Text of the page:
What Are We
Looking At?

It’s no surprise to learn that university tuition fees in Canada have jumped an average of 3.1 per cent for undergraduate programs for the 2017-2018 academic years (Statistics Canada). The average tuition has increased to $6,571 from $6,375 in the 2016-2017 school year (Statistics Canada). These rising tuition costs deny access to many lower-income Canadians and leave others with “mortgage-sized” debt once they graduate. It makes one wonder: Is it worth it?

By exploring this site you will be armed with the data to help make this decision easier and get a better understanding of how the education system is functioning in Canada. Where is tuition rising? Do employment rates reflect the rise in tuition? Is it important to have a university degree?


You can start answering these questions by scrolling down to glance at the past 10 years of tuition fees.

Average Tuition ($) 2006
Average Tuition ($) 2011
Average Tuition ($) 2017

How do you stack up?

First you need to know how much Univeristy will cost you. Compare Tuition Prices by Province over 10 years with the interactive graph below.




Tuition Price Over 10 Years in Canada


Key Trends

$8,154

is the highest tutition price in 2016 found in Ontario. That is $1,781 above average.

$2,752

is the lowest tutition price in 2016 found in Newfoundland and Labrador. That is $3,621 below average.

So now we know how much it costs, but what are your odds of finding employment once you graduate?

Will you get a job?

Once you have graduated, what are you chances of finding employment? Compare Employment Rates by Province over 10 years with the interactive graph below. You can use the drop down menu to select a province.




Employment Rate of University Grad over 10 Years in Canada
Employment Rate (%) Year

Key Trends

92%

is the highest employment rate for Males in 2016 found in Saskatchewan.

88.7%

is the highest employment rate for Females in 2016 found in Newbrunswick.

87.7%

is the lowest employment rate for Males in 2016 found in Newfound Land.

81.4%

is the lowest employment rate for Females in 2016 found in Alberta.



What this means?
In general, the increase in tuition cost does NOT correlate to the change in employment rate by province. Just because you pay more doesn't mean that your chances of employment are better.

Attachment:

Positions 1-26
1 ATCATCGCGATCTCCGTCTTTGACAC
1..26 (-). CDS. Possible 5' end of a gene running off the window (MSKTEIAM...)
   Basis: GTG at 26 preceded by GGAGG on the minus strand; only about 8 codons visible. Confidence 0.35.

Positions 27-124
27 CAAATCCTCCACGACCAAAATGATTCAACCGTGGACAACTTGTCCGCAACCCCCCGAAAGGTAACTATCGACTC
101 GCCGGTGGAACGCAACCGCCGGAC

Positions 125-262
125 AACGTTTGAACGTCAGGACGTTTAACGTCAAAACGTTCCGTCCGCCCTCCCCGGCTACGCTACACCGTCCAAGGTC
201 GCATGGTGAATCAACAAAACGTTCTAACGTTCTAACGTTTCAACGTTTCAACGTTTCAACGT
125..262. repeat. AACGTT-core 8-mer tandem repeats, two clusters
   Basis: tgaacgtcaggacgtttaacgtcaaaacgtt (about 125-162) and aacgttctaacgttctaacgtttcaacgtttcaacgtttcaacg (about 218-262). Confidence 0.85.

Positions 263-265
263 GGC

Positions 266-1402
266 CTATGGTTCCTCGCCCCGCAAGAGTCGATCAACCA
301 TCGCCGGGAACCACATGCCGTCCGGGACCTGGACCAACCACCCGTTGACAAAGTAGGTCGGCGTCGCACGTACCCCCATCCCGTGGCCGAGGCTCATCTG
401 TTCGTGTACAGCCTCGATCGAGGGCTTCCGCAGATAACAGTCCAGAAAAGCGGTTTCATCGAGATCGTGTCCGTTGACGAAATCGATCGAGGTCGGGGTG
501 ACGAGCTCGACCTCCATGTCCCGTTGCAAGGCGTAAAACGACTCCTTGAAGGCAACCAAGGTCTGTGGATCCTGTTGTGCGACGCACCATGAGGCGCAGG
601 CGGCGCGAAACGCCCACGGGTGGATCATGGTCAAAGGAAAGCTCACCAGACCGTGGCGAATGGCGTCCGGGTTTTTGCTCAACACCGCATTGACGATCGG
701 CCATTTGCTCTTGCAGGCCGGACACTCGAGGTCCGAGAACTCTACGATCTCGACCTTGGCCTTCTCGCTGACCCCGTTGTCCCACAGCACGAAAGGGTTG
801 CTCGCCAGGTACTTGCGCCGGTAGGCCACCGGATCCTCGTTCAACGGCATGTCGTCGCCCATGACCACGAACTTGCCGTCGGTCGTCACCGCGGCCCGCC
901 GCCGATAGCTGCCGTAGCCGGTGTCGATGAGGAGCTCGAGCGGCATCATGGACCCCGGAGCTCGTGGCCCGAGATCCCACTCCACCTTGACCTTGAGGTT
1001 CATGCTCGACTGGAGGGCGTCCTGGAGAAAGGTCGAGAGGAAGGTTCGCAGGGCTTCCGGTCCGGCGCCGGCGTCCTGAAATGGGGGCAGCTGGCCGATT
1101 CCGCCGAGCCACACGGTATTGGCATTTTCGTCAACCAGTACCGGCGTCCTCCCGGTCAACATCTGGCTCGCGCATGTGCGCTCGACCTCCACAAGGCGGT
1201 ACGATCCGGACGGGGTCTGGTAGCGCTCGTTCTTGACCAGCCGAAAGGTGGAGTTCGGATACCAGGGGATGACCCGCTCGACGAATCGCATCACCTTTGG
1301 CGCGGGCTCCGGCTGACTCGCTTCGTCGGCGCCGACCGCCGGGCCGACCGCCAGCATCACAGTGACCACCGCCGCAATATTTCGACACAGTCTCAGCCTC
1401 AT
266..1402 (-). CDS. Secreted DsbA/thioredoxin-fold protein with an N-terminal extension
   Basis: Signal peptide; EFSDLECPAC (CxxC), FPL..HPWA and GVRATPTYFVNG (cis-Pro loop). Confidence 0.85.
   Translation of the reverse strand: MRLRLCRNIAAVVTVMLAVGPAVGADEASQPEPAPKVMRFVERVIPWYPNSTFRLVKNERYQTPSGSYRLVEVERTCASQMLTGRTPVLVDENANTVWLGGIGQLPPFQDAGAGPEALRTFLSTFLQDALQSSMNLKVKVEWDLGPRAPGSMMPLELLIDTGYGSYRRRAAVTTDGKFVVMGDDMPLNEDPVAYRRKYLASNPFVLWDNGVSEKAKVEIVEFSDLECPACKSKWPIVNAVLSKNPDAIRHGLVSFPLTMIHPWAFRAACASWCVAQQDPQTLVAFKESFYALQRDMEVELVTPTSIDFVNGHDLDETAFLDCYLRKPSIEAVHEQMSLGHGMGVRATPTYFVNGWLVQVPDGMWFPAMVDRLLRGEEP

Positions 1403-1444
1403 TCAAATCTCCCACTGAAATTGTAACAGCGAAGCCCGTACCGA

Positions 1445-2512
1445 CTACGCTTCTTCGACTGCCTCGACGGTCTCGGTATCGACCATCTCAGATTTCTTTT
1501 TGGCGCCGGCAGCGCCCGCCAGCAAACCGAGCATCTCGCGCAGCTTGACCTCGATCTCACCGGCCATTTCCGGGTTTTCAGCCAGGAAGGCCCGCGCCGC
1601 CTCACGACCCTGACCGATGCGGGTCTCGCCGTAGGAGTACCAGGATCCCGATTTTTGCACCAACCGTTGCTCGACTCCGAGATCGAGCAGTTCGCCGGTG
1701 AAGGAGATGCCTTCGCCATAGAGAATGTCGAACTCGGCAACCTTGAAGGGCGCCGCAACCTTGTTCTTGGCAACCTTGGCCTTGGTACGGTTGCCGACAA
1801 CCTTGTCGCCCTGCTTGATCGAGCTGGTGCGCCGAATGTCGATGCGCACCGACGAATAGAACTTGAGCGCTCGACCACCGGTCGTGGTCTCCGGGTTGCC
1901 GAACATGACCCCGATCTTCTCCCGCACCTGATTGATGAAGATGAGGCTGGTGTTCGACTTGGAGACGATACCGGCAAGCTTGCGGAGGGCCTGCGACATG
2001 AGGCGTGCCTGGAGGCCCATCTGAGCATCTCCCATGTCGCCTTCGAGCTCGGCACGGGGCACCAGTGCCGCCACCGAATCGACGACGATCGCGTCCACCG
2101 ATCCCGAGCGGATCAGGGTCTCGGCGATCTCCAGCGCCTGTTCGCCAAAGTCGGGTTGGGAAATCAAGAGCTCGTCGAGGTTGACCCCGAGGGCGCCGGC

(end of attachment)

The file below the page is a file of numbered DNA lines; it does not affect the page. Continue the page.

We also know that 70% of new jobs in Canada require some form of post-secondary education...

Employment Rate Based on Level of Education

The following graph compares the rate of employment based on level of education.

University evidently has the highest pay off in terms of employment rate. If you do decide to go to university, which areas of study provide the highest chance of employment?

Top 5 Areas of Study
Based on Employment Rate

The following is the top employment fields of study as of 2012 in Canada. Click Learn More to see a detailed breakdown of each area of study.

Learn More

Veterinary Medicine

Tuition Cost Per Year:
$7,667
Employment Rate:
99.7%
Income After 6 Months of Graduating:
$63,293
Income After 2 Years of Graduating:
$77,001

Learn More

Medicine

Tuition Cost Per Year:
$14,444
Employment Rate:
99.5%
Income After 6 Months of Graduating:
$59,323
Income After 2 Years of Graduating:
$71,123

Learn More

Pharmacy

Tuition Cost Per Year:
$10,279
Employment Rate:
98.7%
Income After 6 Months of Graduating:
$81,963
Income After 2 Years of Graduating:
$89,461

Learn More

Nursing

Tuition Cost Per Year:
$5,634
Employment Rate:
98.1%
Income After 6 Months of Graduating:
$56,839
Income After 2 Years of Graduating:
$61,745

Learn More

Business

Tuition Cost Per Year:
$7,068
Employment Rate:
96.1%
Income After 6 Months of Graduating:
$45,450
Income After 2 Years of Graduating:
$53,286

Is it worth it? You decide.